This guest Insight was authored by Greg Raleigh, a Washington, D.C.-based educational mentor and youth counselor.
ALF’s 2021 Annual Report features an article, The Case for Education Freedom and Protecting Charter Schools, that is closely in tune with Dr. Martin Luther King’s vision of a United States in which all children, regardless of race or socio-economic background, have an equal opportunity to obtain an effective elementary and secondary school education. Dr. King himself was an example of the benefits of education freedom: After graduating from Booker T. Washington High School and Morehouse College (a private, historically black college) in Atlanta, he then earned graduate degrees from two integrated institutions of higher education, Crozer Theological Seminary and Boston University School of Theology.
The ALF Annual Report article, authored by Virginia Gentles, Director, Education Freedom Center, Independent Women’s Forum, explains that “American elementary and secondary students have suffered the most throughout the [Covid] pandemic because of pandemic-era school closures and abysmal remote instruction. Negligent school district leaders endangered children academically, emotionally, and physically by closing and refusing to open schools, decisions that led to devastating learning loss, significant mental health issues, and higher rates of suicide and obesity.” Ms. Gentles observes that “Study after devastating study reveal the widespread academic and emotional harm school district bureaucrats, teachers unions, and union-supported school board members inflicted on America’s children.” As a result, “Policymakers must expand education freedom and protect charter schools in order to provide parents and students with a path out of the learning loss crisis created by traditional public school districts.”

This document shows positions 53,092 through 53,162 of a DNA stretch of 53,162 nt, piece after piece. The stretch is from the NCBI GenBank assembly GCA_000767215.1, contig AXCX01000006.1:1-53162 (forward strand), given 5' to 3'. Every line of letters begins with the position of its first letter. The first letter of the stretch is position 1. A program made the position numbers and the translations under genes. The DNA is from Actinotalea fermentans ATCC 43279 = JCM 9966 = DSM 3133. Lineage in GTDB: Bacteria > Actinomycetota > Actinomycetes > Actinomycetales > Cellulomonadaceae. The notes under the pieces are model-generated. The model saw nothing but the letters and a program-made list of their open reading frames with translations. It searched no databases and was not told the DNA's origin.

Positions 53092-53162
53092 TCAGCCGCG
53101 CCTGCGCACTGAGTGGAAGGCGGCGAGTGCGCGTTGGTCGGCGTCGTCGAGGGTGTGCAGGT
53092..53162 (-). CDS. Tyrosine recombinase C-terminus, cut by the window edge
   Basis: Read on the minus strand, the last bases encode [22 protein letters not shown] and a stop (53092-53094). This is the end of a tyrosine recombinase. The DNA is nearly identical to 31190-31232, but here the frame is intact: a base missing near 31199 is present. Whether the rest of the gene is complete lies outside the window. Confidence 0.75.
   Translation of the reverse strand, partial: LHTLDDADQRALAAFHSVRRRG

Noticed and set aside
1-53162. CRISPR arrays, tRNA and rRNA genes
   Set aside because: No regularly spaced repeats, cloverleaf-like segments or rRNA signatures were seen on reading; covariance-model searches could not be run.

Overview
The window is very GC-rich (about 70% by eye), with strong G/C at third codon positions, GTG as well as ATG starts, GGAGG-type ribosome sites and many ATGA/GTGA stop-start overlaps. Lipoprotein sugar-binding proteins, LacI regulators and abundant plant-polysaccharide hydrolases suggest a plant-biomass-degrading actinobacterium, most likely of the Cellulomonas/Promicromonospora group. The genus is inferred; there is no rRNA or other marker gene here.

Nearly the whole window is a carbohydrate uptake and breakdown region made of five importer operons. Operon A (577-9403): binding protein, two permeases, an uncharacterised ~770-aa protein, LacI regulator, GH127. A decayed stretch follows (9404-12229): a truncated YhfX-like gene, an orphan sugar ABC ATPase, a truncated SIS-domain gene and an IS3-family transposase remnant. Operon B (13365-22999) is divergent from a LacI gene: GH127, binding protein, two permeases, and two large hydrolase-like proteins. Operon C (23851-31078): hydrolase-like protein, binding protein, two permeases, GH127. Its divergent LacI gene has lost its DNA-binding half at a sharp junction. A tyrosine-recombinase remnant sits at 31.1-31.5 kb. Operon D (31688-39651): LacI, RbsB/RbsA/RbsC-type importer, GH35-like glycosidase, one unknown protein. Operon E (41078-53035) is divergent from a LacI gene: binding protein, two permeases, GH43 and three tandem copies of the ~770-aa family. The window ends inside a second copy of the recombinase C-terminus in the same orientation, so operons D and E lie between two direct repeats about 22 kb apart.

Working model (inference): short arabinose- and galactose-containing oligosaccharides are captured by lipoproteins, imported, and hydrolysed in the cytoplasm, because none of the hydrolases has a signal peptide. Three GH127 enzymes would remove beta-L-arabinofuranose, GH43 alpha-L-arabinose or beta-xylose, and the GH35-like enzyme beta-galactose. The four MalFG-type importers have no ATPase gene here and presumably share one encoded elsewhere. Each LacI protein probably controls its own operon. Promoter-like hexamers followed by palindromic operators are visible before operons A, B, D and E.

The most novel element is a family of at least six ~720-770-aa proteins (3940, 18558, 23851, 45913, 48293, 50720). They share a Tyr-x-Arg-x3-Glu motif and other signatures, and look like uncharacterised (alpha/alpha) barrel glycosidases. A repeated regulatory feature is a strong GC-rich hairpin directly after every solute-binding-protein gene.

As an African-American who was well educated in California public schools during the 1970s and 1980s, I too deplore the recent and ongoing curriculum and other changes that, along with Covid-related closures and restrictions, have politicized, sexualized, and deteriorated public school education and resulted in severe learning loss throughout the United States, especially in depressed urban areas. School choice, including parents’ ability to use state and local government funding to educate their children in charter, private, parochial, and homeschool settings, is essential, at least unless and until the past two years’ public school education mess can be remedied.
Ms. Gentles’ article discusses why education freedom and parental choice enable students to reach new horizons not limited by race or socio-economic status. This is how we break the cycle of generational poverty that leads to crime on the nation’s streets. Unfortunately, national teachers unions, working in concert with the current U.S. Department of Education, seek to deprive parents of school choice by forcing students to be educated, if at all, in under-performing public schools where often-unqualified teachers choose, or are forced to follow, ineffective, historically inaccurate, racially divisive, and inappropriate curricula.
Our children should not be deprived of the best schools and brightest teachers due to misguided public health and educational policies, federal government regulations, and teachers unions’ politics. Education freedom was the dream of Dr. King. Why are federal and state agencies, local boards of education, and teachers unions, trying to stop it from becoming a reality?